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Fire Ecology, 2014
Volume 10, Issue 1

Intercomparison of Fire Size, Fuel Loading, Fuel Consumption, and Smoke Emissions Estimates on the 2006 Tripod Fire, Washington, USA
Authors: Stacy A. Drury, Narasimhan (Sim) Larkin, Tara T. Strand, ShihMing Huang, Scott J. Strenfel, Theresa E. O'Brien, and Sean M. Raffuse
Pages: 56-83
DOI: 10.4996/fireecology.1001056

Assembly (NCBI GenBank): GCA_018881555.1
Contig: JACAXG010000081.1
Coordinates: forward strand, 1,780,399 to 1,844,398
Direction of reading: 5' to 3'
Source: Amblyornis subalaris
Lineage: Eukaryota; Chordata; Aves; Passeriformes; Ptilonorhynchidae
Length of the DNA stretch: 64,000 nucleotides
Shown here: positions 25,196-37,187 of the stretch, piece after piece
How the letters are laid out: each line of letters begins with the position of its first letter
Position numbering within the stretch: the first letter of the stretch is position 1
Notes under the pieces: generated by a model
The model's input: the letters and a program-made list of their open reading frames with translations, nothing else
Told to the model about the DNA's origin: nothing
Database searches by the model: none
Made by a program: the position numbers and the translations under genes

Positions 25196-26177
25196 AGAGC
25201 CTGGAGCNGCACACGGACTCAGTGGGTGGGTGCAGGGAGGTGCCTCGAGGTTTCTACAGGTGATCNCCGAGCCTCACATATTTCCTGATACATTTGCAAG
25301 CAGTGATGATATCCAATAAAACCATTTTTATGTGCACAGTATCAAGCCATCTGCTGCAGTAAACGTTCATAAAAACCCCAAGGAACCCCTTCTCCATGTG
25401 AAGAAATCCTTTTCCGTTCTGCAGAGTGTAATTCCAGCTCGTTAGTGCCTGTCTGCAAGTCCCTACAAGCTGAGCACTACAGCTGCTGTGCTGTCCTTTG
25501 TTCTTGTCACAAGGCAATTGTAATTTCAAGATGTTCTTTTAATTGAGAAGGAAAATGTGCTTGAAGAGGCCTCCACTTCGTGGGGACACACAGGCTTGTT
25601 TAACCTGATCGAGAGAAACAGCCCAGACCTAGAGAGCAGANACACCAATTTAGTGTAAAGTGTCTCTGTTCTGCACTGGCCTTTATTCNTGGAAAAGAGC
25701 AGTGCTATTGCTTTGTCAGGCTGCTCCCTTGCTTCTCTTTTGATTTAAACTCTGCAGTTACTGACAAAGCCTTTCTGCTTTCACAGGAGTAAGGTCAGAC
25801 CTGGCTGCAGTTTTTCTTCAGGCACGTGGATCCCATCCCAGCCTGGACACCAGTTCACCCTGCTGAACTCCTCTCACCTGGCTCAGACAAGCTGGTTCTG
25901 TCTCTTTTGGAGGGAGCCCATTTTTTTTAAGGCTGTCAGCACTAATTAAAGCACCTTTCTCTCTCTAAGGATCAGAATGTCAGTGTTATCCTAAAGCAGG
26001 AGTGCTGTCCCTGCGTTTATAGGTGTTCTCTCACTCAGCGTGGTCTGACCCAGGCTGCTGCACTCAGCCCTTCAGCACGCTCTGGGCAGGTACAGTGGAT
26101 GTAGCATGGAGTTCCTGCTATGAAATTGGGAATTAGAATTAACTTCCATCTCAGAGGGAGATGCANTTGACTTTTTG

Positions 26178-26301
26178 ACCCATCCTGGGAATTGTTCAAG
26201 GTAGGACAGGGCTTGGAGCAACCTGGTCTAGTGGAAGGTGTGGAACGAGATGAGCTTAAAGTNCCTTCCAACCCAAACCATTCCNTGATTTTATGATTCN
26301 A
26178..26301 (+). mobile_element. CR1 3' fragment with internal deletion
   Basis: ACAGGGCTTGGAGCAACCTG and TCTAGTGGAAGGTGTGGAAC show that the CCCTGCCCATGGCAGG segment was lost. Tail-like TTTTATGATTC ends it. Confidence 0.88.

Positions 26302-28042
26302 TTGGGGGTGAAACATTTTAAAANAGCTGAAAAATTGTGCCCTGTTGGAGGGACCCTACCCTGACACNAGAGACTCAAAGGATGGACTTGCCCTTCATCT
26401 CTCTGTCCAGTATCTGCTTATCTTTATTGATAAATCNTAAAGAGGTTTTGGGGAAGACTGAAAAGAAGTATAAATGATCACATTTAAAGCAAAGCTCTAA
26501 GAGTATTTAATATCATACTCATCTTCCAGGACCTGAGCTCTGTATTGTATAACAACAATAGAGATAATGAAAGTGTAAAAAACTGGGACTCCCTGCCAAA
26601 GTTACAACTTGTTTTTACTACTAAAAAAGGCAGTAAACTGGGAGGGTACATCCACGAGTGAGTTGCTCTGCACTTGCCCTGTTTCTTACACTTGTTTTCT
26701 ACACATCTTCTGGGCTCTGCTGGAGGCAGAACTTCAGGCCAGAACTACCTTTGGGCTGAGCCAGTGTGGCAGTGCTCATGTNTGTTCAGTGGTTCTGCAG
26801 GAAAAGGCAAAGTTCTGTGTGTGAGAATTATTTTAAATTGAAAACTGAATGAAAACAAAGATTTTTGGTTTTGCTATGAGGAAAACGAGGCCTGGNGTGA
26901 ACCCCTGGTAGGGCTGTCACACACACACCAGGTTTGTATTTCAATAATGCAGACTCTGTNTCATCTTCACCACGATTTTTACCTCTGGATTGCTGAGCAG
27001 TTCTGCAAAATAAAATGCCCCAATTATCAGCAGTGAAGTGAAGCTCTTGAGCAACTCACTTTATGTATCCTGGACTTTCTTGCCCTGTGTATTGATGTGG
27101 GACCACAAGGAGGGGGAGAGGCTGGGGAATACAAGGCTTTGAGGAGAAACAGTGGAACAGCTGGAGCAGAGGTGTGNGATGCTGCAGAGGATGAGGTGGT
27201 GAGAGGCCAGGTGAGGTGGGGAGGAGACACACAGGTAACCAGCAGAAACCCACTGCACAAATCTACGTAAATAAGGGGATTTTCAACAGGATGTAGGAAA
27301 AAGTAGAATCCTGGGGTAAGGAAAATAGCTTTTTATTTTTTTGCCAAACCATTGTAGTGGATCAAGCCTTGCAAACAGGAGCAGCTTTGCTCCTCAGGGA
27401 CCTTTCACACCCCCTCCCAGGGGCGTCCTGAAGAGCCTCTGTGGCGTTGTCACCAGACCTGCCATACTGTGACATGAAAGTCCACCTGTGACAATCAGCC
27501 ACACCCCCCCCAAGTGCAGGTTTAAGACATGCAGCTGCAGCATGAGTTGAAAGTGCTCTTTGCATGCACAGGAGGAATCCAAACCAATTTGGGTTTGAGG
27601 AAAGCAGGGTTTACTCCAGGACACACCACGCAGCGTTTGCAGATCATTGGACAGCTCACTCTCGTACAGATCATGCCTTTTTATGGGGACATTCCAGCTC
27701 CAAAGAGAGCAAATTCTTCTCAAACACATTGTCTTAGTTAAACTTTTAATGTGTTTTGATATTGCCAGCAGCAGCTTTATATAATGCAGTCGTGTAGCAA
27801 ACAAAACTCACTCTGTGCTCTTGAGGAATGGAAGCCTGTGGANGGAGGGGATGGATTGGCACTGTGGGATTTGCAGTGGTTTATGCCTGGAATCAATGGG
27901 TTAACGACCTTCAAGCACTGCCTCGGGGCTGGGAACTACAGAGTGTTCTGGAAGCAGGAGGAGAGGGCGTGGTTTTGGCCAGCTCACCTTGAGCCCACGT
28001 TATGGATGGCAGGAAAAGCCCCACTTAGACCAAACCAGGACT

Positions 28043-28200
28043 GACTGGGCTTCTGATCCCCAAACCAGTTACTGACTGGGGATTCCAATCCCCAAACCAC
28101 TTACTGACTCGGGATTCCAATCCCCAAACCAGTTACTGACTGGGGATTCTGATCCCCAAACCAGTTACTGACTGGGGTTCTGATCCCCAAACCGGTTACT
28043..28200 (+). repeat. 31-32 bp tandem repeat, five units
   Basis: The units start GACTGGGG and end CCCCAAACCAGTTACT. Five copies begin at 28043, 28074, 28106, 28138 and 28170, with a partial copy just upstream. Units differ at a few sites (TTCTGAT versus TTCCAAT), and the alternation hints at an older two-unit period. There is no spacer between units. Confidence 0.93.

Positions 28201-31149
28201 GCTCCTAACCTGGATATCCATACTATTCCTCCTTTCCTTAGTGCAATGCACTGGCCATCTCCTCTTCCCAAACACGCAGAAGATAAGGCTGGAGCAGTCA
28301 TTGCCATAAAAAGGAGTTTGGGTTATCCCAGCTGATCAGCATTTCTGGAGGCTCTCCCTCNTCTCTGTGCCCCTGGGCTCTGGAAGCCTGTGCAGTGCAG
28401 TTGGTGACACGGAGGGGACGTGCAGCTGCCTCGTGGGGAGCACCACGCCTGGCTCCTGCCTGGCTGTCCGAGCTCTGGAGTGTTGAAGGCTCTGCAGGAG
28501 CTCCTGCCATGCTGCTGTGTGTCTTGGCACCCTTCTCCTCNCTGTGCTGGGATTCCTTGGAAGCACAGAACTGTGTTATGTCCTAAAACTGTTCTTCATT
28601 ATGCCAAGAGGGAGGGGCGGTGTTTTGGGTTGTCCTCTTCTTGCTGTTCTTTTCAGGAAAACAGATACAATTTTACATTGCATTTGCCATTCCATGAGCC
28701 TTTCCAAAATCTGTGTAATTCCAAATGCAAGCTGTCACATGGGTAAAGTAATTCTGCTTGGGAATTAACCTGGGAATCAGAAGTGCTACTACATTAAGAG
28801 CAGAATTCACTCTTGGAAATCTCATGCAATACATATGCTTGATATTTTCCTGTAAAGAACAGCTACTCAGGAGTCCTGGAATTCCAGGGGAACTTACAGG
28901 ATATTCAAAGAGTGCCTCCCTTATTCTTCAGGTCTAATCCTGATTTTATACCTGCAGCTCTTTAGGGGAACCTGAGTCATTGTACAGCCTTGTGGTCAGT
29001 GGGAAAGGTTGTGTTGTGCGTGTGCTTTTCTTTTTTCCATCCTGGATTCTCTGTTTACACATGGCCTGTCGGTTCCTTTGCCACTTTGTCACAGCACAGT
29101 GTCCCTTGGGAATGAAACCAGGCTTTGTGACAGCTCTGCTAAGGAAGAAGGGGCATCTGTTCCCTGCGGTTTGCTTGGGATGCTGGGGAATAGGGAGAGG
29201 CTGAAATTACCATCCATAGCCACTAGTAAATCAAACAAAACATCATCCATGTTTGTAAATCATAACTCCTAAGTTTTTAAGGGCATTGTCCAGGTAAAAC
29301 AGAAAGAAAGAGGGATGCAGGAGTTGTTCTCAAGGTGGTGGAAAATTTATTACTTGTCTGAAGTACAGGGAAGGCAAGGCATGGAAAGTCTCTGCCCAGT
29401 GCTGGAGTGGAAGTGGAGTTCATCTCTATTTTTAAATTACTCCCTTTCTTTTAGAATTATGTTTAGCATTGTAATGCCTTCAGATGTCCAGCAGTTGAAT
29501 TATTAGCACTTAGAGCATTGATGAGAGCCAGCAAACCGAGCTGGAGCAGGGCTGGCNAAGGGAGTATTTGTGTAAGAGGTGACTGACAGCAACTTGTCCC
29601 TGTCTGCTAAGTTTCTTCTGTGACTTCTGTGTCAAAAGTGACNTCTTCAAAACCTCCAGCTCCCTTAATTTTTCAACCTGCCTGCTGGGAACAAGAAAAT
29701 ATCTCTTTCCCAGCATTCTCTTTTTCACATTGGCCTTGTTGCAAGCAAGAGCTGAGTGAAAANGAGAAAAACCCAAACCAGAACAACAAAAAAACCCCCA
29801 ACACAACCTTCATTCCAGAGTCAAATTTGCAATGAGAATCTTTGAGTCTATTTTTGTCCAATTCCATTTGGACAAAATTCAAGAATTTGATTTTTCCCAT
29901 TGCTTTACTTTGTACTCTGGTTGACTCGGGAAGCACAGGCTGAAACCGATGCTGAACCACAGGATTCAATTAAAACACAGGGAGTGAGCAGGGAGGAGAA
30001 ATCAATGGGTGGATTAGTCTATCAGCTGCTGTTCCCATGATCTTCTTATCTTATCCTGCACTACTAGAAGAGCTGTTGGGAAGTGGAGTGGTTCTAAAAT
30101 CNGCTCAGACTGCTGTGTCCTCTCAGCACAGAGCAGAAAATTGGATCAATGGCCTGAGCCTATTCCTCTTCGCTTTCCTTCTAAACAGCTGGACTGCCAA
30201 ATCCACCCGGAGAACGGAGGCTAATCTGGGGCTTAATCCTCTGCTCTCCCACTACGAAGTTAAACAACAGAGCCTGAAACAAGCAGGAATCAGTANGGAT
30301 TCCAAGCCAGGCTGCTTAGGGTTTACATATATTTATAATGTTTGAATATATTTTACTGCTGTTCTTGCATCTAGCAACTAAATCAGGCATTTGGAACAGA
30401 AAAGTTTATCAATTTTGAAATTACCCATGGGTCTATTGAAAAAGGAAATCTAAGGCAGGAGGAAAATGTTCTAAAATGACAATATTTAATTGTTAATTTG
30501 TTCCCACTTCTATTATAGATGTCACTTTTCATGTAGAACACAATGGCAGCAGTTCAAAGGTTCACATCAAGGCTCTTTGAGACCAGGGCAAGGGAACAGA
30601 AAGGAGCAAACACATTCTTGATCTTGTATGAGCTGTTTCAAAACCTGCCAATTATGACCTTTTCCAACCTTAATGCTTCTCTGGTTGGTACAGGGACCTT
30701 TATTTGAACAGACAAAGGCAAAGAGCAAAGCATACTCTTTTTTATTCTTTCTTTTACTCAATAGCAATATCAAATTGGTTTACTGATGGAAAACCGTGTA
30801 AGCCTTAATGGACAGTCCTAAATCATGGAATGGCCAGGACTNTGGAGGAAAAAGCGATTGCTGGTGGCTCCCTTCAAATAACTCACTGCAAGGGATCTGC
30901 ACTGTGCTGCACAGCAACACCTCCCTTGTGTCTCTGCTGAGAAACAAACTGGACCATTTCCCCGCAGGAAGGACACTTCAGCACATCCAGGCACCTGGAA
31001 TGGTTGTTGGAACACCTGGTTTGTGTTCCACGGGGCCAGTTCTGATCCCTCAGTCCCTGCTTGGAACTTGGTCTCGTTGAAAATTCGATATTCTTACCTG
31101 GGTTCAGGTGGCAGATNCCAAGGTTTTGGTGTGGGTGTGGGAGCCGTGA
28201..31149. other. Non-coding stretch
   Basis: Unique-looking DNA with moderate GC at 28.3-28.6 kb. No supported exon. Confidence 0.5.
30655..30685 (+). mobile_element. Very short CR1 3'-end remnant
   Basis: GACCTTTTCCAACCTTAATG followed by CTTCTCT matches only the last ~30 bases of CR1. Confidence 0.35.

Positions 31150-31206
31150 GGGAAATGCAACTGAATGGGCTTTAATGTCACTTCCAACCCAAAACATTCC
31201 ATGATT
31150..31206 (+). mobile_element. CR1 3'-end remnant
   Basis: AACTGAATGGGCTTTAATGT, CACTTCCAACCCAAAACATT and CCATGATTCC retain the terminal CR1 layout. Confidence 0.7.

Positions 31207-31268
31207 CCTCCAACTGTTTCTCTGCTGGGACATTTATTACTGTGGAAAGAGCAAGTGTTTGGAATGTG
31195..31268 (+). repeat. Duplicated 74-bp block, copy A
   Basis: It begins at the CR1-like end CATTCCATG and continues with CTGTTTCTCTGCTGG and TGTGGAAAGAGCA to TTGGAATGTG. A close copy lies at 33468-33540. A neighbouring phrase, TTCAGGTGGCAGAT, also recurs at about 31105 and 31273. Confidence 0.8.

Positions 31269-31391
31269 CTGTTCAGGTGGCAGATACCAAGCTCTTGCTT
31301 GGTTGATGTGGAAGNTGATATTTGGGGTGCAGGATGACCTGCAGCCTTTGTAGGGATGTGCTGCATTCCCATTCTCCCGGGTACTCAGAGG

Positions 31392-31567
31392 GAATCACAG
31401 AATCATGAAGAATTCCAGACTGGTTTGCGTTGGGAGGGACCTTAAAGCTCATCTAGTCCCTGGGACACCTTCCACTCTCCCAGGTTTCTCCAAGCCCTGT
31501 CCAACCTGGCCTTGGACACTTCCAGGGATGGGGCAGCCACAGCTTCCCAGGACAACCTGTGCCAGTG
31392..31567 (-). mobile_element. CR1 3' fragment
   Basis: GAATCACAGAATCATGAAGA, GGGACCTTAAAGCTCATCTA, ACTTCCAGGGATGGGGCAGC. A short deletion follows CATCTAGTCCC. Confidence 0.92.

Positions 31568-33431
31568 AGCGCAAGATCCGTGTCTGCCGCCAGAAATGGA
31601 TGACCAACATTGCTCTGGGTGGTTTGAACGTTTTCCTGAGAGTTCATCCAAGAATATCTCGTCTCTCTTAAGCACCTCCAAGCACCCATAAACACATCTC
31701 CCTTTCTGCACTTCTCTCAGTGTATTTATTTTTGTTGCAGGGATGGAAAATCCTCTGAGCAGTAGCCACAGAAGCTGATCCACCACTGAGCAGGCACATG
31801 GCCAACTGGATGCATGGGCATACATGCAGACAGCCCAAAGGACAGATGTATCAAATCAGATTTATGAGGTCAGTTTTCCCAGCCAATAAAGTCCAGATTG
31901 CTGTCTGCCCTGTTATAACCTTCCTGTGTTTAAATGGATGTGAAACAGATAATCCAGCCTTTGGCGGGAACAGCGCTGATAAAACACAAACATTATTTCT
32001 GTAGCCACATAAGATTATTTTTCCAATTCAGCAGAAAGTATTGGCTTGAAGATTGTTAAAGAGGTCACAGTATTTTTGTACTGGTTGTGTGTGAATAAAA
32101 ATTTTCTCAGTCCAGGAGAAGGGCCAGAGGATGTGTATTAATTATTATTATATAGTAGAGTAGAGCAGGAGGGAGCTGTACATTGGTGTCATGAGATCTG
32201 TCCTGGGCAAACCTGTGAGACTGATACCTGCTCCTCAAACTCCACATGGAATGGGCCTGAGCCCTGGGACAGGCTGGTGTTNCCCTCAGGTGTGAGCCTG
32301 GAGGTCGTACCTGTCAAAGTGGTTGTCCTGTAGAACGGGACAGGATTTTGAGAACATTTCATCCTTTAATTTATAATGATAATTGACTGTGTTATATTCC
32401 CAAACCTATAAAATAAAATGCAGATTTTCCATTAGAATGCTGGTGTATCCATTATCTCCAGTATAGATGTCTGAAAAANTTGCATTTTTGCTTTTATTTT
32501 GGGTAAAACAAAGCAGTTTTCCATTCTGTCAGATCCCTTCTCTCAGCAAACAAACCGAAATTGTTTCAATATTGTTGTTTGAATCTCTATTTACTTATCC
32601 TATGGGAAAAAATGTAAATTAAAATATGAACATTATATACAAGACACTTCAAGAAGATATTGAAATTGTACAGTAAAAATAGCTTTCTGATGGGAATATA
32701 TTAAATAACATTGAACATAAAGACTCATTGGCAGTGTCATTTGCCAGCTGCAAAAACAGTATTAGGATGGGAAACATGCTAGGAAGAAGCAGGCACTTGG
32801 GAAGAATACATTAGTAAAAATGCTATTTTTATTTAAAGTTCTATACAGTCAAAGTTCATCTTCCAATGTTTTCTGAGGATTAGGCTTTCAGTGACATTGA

Land managers rely on prescribed burning and naturally ignited wildfires for ecosystem management, and must balance trade-offs of air quality, carbon storage, and ecosystem health. A current challenge for land managers when using fire for ecosystem management is managing smoke production. Smoke emissions are a potential human health hazard due to the production of fine particulate matter (PM2.5), carbon monoxide (CO), and ozone (O3) precursors. In addition, smoke emissions can impact transportation safety and contribute to regional haze issues. Quantifying wildland fire emissions is a critical step for evaluating the impact of smoke on human health and welfare, and is also required for air quality modeling efforts and greenhouse gas reporting. Smoke emissions modeling is a complex process that requires the combination of multiple sources of data, the application of scientific knowledge from divergent scientific disciplines, and the linking of various scientific models in a logical, progressive sequence. Typically, estimates of fire size, available fuel loading (biomass available to burn), and fuel consumption (biomass consumed) are needed to calculate the quantities of pollutants produced by a fire. Here we examine the 2006 Tripod Fire Complex as a case study for comparing alternative data sets and combinations of scientific models available for calculating fire emissions. Specifically, we use five fire size information sources, seven fuel loading maps, and two consumption models (Consume 4.0 and FOFEM 5.7) that also include sets of emissions factors. We find that the choice of fuel loading is the most critical step in the modeling pathway, with different fuel loading maps varying by 108 %, while fire size and fuel consumption show smaller variations (36 % and 23 %, respectively). Moreover, we find that modeled fuel loading maps likely underestimate the amount of fuel burned during wildfires as field assessments of total woody fuel loading were consistently higher than modeled fuel loadings in all cases. The PM2.5 emissions estimates from Consume and FOFEM vary by 37 %. In addition, comparisons with available observational data demonstrate the value of using local data sets where possible.

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